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Berardinelli-Seip Congenital Lipodystrophy.

Source

GeneReviews® [Internet]. Seattle (WA): University of Washington, Seattle; 1993-2017.
2003 Sep 8 [updated 2016 Dec 8].

Author information

1
Centre de Génétique Humaine, Université de Franche-Comté, Besançon, France

Excerpt

CLINICAL CHARACTERISTICS:

Berardinelli-Seip congenital lipodystrophy (BSCL) is usually diagnosed at birth or soon thereafter. Because of the absence of functional adipocytes, lipid is stored in other tissues, including muscle and liver. Affected individuals develop insulin resistance and approximately 25%-35% develop diabetes mellitus between ages 15 and 20 years. Hepatomegaly secondary to hepatic steatosis and skeletal muscle hypertrophy occur in all affected individuals. Hypertrophic cardiomyopathy is reported in 20%-25% of affected individuals and is a significant cause of morbidity from cardiac failure and early mortality.

DIAGNOSIS/TESTING:

The diagnosis of BSCL is established in a proband with three major criteria or two major criteria plus two or more minor criteria and/or by the identification of biallelic pathogenic variants in AGPAT2 or BSCL2.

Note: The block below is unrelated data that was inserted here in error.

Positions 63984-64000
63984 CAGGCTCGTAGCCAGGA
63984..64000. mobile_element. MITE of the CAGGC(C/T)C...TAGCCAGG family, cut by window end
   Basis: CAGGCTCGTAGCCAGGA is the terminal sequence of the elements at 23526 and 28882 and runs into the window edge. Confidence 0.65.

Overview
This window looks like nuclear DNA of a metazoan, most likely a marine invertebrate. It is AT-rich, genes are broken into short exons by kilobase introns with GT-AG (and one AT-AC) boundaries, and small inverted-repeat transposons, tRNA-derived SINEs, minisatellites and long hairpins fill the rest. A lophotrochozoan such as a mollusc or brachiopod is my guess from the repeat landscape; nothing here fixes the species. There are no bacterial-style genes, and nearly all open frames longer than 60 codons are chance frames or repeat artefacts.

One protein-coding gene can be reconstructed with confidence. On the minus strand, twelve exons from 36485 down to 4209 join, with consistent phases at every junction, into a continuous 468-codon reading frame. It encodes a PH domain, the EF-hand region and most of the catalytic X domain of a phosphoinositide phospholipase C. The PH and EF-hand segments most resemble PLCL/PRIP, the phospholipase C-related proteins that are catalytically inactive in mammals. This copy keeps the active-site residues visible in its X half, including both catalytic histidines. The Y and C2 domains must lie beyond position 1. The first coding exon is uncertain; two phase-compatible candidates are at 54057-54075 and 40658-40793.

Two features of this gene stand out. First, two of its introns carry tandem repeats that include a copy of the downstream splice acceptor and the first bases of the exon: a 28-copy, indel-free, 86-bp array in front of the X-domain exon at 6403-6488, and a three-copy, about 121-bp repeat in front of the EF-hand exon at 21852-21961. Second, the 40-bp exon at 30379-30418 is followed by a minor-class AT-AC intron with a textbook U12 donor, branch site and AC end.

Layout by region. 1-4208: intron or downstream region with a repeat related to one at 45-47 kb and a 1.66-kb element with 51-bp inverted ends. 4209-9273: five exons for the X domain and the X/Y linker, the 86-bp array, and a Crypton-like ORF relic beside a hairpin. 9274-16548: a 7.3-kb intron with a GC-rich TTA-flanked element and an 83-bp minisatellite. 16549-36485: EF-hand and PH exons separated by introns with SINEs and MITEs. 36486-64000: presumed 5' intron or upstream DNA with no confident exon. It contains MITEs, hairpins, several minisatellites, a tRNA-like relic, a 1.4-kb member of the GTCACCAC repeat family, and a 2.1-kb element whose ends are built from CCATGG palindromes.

MANAGEMENT:

Treatment of manifestations: Restriction of total fat intake between 20% and 30% of total dietary energy maintains normal triglyceride serum concentration. Leptin therapy for treatment of hypertriglyceridemia and diabetes may be considered. Diabetes mellitus is managed as in childhood-onset diabetes mellitus. Surveillance: Regular screening for glycosuria as a manifestation of diabetes mellitus, which usually starts in the teens (average age 12 years) but has also been described in infancy; monitoring for potential retinal, peripheral nerve, and renal complications of diabetes mellitus; yearly echocardiogram; yearly or biennial liver ultrasound examination to detect fatty infiltration. Agents/circumstances to avoid: Excessive dietary fat intake.

GENETIC COUNSELING:

BSCL is inherited in an autosomal recessive manner. At conception, each sib of an affected individual has a 25% chance of being affected, a 50% chance of being an asymptomatic carrier, and a 25% chance of being unaffected and not a carrier. Carrier testing for at-risk relatives and prenatal testing for pregnancies at increased risk are possible if the pathogenic variants in the family are known.

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